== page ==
Passive Acoustic Monitoring from Autonomous Platforms

Mark Baumgartner. Woods Hole Oceanographic Institution

Abstract

Passive acoustic monitoring is a vital part of NMFS’ mission to assess and manage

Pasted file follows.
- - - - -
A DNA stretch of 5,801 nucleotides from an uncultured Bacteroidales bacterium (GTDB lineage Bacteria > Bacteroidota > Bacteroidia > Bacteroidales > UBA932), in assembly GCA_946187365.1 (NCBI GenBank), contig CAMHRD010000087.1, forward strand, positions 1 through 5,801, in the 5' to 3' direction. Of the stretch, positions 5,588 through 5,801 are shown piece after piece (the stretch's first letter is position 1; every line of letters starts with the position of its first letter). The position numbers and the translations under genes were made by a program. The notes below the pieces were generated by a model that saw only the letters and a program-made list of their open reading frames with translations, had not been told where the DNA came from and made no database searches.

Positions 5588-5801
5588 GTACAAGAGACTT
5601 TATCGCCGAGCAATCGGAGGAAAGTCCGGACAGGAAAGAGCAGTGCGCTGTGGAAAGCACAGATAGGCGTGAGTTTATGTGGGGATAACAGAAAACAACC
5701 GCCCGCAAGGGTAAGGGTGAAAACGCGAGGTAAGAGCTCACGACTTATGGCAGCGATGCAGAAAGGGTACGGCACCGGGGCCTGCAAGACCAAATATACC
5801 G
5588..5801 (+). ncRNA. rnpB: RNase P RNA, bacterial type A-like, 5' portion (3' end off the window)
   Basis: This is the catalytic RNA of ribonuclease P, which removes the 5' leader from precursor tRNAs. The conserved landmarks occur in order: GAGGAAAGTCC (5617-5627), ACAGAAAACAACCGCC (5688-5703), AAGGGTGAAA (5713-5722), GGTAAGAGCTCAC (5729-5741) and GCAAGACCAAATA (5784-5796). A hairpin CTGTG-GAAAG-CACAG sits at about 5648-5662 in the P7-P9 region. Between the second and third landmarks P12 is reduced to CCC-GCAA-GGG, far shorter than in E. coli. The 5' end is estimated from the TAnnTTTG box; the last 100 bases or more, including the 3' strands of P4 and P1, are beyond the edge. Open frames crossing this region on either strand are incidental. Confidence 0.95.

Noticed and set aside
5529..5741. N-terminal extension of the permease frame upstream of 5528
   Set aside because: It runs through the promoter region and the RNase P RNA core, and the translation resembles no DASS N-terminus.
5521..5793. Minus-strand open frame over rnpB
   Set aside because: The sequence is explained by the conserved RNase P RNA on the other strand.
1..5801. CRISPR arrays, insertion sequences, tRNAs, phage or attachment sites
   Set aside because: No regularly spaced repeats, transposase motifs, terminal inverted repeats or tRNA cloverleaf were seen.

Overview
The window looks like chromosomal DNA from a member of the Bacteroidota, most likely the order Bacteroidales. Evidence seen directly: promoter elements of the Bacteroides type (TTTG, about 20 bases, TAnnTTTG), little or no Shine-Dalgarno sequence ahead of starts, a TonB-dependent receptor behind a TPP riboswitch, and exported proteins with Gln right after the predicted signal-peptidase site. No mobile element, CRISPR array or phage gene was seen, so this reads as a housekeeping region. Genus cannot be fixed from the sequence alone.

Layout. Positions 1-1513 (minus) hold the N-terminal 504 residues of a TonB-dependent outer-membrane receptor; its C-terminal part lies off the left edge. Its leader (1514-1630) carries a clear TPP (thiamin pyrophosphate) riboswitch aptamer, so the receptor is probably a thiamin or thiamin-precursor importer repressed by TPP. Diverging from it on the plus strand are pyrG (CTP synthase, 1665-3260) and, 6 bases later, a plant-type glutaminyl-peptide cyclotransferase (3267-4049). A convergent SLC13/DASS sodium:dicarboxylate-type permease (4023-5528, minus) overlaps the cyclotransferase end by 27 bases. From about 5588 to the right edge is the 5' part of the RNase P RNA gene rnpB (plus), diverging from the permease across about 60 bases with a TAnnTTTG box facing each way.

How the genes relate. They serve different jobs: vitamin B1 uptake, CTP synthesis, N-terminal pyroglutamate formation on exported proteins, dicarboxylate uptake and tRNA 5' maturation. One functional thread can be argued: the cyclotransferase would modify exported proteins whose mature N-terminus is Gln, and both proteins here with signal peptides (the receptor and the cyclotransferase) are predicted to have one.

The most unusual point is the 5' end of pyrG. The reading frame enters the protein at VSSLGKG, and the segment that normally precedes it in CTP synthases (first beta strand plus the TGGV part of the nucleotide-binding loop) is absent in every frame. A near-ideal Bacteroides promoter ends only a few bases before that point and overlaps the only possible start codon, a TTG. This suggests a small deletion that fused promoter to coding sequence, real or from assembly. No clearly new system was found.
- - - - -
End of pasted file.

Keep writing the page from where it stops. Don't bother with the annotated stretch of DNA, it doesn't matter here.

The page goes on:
marine mammal stocks, since it provides a persistent and cost effective complement to more traditional monitoring approaches (i.e., shipboard and aerial surveys). Recent advances in automated detection and classification techniques for low-frequency baleen whale calls have made real-time assessment from in-situ acoustic instrumentation feasible. We have developed the capability to remotely detect and report a wide variety of calls produced by several species of baleen whales from autonomous platforms, including Slocum ocean gliders, wave gliders, and moored buoys. The enabling technology for this project is the digital acoustic monitoring (DMON) instrument and the low-frequency detection and classification system (LFDCS), a combined hardware (DMON) and software (LFDCS) system capable of detecting and reporting low-frequency narrowband sounds in real time. The DMON instrument collects, conditions, processes, and records audio from up to three attached hydrophones, and since it is programmable, applications can be developed to detect, classify, and report sounds from the collected audio in real time. The LFDCS is software that detects and describes sounds using pitch tracking, and classifies those sounds using quadratic discriminant function analysis. The combined DMON/LFDCS has been integrated with several autonomous platforms. We propose to (1) demonstrate the utility of real-time passive acoustic monitoring from autonomous platforms, (2) validate the accuracy of our in-situ detection and classification capability when used on a variety of stationary and mobile autonomous platforms, and (3) incorporate this new technology into NMFS whale and fish monitoring efforts. We envision that this project will provide flexible tools for long-term reduction in analytical effort and improved efficiency of existing monitoring technologies (e.g., visual surveys). We anticipate that NOAA will be able to significantly enhance its monitoring efforts using real-time detection information to identify areas of persistent whale occurrence, and to direct airplane or ship based surveys to regions that require additional visual surveillance.